As a market for IT recruitment, the UK is showing the first tentative signs of growth in the long-term, in spite of a reduction in the current number of contract roles.
Second quarter research from the IT Job Board reveals that, despite the bright spots to come, the supply of work for all IT workers is at least half of the size it was last year.
Growth in job vacancies posted on the website for both permanent and contract IT candidates is -57 per cent this year, according to a reading of its database in May.
But asked in June about IT recruitment plans, more than 60 per cent of site clients said they were either considering IT hires or would make them in the next two quarters.
Alongside the shortages of certain IT skills, this anticipated upturn in demand for computer staff is grounds to “predict that the long-term IT recruitment market will be particularly buoyant.”
However, contrary to the belief that contract IT roles increase in demand during a recession, the figures “paint a different picture,” the IT Job Board added.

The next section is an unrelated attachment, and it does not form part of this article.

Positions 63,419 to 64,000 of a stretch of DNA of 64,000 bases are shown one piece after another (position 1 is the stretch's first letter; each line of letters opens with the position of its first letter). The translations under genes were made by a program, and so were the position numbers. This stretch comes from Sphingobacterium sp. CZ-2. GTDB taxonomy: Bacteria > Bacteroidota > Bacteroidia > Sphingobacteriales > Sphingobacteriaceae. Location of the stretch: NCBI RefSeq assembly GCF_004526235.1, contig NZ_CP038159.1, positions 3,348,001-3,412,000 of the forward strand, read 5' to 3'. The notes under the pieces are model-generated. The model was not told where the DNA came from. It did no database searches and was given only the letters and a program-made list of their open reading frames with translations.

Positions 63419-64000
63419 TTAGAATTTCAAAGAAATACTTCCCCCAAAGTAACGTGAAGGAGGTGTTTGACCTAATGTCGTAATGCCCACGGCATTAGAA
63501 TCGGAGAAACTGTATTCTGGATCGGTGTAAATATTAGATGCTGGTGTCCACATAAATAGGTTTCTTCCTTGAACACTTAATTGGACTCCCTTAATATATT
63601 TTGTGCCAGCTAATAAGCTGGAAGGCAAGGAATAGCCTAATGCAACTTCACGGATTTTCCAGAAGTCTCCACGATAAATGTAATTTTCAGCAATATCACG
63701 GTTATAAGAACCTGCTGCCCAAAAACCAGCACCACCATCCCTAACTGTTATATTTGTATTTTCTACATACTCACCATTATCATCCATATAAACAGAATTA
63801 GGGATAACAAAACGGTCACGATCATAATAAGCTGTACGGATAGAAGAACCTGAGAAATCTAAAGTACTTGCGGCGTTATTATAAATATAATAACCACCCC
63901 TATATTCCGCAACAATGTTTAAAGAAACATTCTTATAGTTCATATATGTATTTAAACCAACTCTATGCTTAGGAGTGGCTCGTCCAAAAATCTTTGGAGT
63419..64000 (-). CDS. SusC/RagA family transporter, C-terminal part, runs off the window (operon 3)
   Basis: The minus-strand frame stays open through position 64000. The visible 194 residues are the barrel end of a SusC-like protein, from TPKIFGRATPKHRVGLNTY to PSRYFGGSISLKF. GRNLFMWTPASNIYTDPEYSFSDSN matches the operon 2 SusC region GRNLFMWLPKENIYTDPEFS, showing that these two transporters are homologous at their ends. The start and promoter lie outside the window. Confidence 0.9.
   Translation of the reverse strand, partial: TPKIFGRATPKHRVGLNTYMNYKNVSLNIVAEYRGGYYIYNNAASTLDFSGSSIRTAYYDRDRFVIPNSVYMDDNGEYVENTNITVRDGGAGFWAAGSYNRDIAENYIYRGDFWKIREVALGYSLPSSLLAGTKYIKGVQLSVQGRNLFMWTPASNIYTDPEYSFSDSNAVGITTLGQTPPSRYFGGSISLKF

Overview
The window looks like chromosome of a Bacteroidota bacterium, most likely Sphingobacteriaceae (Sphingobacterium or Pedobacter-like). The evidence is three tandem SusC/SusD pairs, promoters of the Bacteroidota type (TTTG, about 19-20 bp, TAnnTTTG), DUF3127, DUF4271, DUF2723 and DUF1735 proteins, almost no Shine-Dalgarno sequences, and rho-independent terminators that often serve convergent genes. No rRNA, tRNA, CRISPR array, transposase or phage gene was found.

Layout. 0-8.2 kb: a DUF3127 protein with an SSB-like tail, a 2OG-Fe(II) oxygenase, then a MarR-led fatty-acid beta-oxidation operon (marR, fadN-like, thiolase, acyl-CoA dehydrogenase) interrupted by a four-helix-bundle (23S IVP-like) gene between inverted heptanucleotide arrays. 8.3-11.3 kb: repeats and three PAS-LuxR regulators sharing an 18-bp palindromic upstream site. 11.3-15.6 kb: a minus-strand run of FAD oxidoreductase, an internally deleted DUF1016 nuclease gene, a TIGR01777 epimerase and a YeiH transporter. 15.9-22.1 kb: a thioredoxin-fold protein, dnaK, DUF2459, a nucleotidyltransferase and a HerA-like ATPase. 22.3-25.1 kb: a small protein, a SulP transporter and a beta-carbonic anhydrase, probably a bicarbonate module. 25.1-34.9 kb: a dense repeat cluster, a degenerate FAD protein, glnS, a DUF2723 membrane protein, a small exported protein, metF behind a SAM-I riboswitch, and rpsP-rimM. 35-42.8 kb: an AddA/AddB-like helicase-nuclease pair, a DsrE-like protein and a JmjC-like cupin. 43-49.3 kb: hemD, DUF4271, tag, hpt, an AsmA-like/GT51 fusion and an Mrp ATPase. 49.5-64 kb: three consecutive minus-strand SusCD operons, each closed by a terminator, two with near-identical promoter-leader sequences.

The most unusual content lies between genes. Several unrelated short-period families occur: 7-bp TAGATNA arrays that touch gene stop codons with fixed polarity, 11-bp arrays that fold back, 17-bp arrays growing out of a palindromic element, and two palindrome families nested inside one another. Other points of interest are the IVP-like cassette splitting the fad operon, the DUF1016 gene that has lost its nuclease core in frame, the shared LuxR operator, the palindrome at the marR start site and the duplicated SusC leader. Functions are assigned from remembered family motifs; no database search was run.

Contract roles posted on the site account for only one in five vacancies – squeezed by demand increasing, albeit marginally year-on-year, for permanent staff, who are now required in 80 per cent of the roles.
One subtext is that, when able to recruit, clients have prioritised full-time staff over their temporary, higher-paid, counterparts, partly to minimise redundancies.
But the figures also indicate that the buoyancy seen on the horizon for IT recruitment is further away for contractors than it is for full-timers.
Whenever it does emerge, that buoyancy is likely to have been led by demand for Help Desk Support, Programming and Project Management expertise, the IT Job Board said.
Based on its findings, the site said the future looks equally as bright for Open Source developers, infrastructure analysts and business analysts, even though their current supply of work has thinned since last year.
Networking jobs have also become harder to come by, though demand for IT support staff has held steady, while the pool of testing jobs has actually widened since 2008.
On a regional basis, the greatest demand for IT workers is in London, which accounted for more than a third of the total vacancies, followed by the South East and the South West.
Aug 7, 2009
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Article Source: Contractor UK